Owner Inquiries: If you are interested in management or leasing services, please fill out the rental owner application and indicate your preferred method of communication. We will contact you back within the next business day.

Phone calls: We prefer to have communication in writing, such as email. But if a phone call is necessary, please schedule a call or face to face meeting through our website. Our Calendly function reads our schedules and will give you the times to choose from that work for us.

Thanks for helping us communicate better. Being efficient with our time allows us to keep costs down for both tenants and rental owners.

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Our Business Principles

1. Purpose 
We are committed to strengthening our community through stable housing. Stable housing means stable tenants and stable owner investment. We contribute to stable housing by connecting quality tenants with quality homes.

2. People First
We engage a work force of talented associates who excel as a team and are motivated by the mission and the culture, as well as compensation, in the belief that, by taking care of them, they will take care of the business, customers, suppliers, and community.

3. Perseverance
We are a resilient company that is undeterred by short term market conditions. We overcome obstacles and keep pursuing the mission indefinitely into the future.

4. Private 
As a privately-held family business, we have a longer-term view and more operating flexibility than public or exit-oriented businesses. We will never sacrifice our values in order to meet short term goals.

5. Profit 
Profit is not our #1 purpose. But long-term profit for our clients and us means we have sustainability and longevity.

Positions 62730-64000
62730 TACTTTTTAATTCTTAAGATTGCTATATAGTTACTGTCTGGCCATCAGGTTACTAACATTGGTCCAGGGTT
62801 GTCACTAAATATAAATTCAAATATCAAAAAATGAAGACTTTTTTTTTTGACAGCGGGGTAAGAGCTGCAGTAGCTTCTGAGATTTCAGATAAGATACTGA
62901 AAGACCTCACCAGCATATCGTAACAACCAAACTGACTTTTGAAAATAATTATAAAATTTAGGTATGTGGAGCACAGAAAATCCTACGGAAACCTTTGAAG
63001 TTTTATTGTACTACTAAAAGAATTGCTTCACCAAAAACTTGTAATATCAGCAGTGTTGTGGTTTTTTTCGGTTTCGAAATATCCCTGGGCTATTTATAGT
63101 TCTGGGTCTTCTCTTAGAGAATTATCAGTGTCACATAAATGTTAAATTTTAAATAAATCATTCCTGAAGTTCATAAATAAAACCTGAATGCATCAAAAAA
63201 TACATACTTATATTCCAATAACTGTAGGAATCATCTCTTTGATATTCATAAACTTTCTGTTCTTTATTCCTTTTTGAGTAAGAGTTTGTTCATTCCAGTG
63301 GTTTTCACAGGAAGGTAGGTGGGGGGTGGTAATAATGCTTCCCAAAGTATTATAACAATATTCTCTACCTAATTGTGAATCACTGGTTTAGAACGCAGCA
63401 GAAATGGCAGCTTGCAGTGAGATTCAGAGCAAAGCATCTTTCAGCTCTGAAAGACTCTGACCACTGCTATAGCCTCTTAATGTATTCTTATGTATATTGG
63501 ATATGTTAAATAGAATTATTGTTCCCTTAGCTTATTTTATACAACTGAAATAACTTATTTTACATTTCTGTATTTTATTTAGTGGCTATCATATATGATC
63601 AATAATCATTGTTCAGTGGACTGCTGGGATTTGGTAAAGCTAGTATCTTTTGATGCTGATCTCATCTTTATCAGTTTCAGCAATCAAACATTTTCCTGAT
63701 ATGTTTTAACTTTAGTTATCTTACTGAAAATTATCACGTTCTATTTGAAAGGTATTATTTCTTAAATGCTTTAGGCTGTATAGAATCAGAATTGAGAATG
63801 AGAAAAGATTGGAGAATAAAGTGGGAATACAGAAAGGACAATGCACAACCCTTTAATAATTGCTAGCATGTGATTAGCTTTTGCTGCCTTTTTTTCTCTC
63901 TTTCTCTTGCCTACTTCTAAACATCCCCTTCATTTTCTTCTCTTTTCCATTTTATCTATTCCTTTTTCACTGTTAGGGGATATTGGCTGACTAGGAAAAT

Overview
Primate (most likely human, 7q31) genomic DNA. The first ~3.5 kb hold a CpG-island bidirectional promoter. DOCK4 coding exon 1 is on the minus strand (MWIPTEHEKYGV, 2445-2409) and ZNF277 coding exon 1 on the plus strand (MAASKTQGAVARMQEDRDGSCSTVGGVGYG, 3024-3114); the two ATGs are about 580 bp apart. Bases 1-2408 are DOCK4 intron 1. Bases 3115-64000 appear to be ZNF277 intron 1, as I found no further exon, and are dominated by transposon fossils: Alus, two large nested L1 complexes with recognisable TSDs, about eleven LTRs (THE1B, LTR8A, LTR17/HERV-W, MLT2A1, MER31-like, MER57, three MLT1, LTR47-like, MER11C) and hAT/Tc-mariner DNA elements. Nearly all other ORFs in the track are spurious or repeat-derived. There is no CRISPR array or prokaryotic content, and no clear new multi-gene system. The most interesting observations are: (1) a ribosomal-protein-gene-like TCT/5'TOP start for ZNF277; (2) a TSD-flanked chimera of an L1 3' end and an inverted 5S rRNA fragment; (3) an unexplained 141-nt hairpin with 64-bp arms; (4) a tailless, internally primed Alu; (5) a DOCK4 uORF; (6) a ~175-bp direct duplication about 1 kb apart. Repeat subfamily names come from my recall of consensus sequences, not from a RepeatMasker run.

6. Paced Growth 
We have the discipline to focus on long-term strategy and grow steadily and consistently each year. Our annual target for growth is 10-15%. Paced growth allows us to expand our mission without sacrificing our purpose and office culture.

7. Pragmatic Innovation
We embrace a continuous-improvement process built around taking calculated risks to innovate creatively within the constraints of the business.

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Your Housing Choice is the Biggest Part of Your Overall Finances

Financial planners often identify ways in which people are wasting money and illustrate how that money would grow if instead it was invested. The most common example is someone who spends $3.50 per day on Starbucks:

If you didn’t spend $3.50 a day on coffee, you’d save $1,277 a year.  If you invested that money over 30 years, you’d have $85,305 (assuming a 5% annual return).

While Starbucks is an easy punching bag, many of us fail to see the elephant in the room. We are penny wise but pound foolish. The biggest expense eating away at our ability to save is your home.

Let’s look at a common scenario: